|Growing international demand for Australian LNG|
|Wednesday, 08 September 2010 10:53|
Increasing global demand for Australian liquefied natural gas (LNG) culminated in record production in the 2009-10 financial year, according to a leading industry report card released today (Wednesday).
The report – by energy economics group, EnergyQuest – shows that LNG production grew by 7.5 per cent last year from 17.4 million tonnes per annum to 18.7 mtpa.
LNG exports would increase further over the next 12 months as Woodside Energy’s 4.3 mtpa Pluto project, located in the Carnarvon Basin about 190km north-west of Karratha in Western Australia, comes into production, the report forecast.
“The growth in LNG production was driven by growing demand for Australian LNG in Japan, China and Taiwan,” EnergyQuest chief executive Officer, Graeme Bethune, said today.
“Japan continues to be Australia’s biggest LNG customer, taking two-thirds of Australia’s exports in 2009-10,” he said.
“Australia supplies 18 per cent of Japan’s LNG, and is moving up from being the third to the second biggest supplier, overtaking Indonesia.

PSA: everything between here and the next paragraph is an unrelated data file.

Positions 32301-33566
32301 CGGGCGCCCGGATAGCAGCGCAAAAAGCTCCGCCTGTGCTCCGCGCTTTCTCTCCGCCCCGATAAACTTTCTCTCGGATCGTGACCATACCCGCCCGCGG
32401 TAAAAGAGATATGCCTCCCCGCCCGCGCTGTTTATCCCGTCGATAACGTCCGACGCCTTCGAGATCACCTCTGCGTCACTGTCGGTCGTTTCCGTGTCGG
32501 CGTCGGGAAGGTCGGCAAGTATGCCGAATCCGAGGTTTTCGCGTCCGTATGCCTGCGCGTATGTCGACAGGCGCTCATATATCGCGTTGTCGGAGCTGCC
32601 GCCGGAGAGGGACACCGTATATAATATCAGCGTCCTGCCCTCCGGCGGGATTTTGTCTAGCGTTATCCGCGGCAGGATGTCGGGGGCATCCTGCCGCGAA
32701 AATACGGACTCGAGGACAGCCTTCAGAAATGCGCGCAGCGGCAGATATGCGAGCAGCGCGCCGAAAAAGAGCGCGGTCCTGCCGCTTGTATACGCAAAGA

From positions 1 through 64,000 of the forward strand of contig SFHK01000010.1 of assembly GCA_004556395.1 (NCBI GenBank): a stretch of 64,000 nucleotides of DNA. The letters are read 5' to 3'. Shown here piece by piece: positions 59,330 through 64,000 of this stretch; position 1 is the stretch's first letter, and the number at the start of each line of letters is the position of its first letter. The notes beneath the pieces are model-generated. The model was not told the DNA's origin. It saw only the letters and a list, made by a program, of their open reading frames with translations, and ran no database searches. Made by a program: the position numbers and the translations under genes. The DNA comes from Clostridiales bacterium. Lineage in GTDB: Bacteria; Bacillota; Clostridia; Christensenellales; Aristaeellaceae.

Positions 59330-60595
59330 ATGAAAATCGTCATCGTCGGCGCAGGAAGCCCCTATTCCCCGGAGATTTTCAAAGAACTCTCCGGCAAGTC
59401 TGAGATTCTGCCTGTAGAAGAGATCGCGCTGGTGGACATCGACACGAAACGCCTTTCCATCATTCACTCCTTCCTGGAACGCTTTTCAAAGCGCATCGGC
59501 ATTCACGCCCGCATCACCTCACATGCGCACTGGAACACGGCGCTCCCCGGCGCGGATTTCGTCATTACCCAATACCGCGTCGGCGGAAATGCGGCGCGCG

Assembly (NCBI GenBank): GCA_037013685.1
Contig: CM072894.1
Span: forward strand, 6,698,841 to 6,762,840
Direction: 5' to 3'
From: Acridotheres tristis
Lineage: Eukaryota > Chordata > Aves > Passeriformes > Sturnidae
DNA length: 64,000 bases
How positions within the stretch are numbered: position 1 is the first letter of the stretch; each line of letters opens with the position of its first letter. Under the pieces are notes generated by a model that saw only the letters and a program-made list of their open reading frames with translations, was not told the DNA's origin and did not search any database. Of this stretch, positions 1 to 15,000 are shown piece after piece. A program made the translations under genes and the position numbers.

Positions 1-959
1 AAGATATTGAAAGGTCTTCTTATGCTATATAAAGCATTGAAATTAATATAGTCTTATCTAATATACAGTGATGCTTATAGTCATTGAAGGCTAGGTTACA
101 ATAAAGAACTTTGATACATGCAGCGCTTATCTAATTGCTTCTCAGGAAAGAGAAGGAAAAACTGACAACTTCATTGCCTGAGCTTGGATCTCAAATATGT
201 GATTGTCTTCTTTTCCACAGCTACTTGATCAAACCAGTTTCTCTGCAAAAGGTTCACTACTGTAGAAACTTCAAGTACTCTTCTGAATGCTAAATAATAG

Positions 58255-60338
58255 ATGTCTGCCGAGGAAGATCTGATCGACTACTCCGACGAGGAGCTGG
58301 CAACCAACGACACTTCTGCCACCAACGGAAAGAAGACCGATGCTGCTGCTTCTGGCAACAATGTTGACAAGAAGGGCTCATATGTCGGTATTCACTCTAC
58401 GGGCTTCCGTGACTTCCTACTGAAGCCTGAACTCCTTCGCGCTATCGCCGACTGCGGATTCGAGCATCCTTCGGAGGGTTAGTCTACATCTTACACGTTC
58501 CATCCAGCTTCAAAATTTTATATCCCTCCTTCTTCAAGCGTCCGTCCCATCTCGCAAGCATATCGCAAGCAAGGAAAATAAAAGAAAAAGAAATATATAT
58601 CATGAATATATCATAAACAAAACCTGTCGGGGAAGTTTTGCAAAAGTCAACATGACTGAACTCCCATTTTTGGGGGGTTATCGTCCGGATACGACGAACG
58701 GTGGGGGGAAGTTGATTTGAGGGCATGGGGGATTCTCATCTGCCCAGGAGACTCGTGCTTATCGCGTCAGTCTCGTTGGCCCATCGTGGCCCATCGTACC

“China is also becoming increasingly important, taking 20 per cent of Australian exports in 2009-10.”
Although export volumes increased, the value of LNG exports fell from $10 billion to $7.8 billion.
Average export prices were $7.60 per gigajoule (GJ), down from $10.50 in 2008-09. This primarily reflects lower oil prices, to which Australian LNG prices are linked.
Australian domestic gas production was up by 3.3 per cent in 2009-10. Production grew strongly in Western Australia, compared with the previous year when production was affected by the Varanus Island interruption.
East coast production was flat for the year. Coal seam gas production continued to grow strongly, reaching a record 195 petajoules (PJ) in 2009-10.
Production of conventional gas was down, partly due to flooding in the Cooper Basin.
Spot prices for gas on the east coast remain low, averaging $2.56/GJ during the June quarter.
Gas-use for power generation on the east coast continues to grow and was up by nearly 10 PJ in the June quarter, reflecting in particular the start-up of the Darling Downs power station, north-west of Brisbane in Queensland.
Production of oil and natural gas liquids (condensate and LPG) fell from 181 million barrels of oil equivalent (mmboe) in 2008-09 to 176 mmboe in 2009-10.
However, oil production received a boost in the June quarter due to the new Pyrenees and Van Gogh oil fields and good performance from the Vincent and Enfield oil fields, all in the Carnarvon Basin offshore Western Australia.
Pic: Spring Gully Coal Seam Gas Project courtesy Origin Energy.
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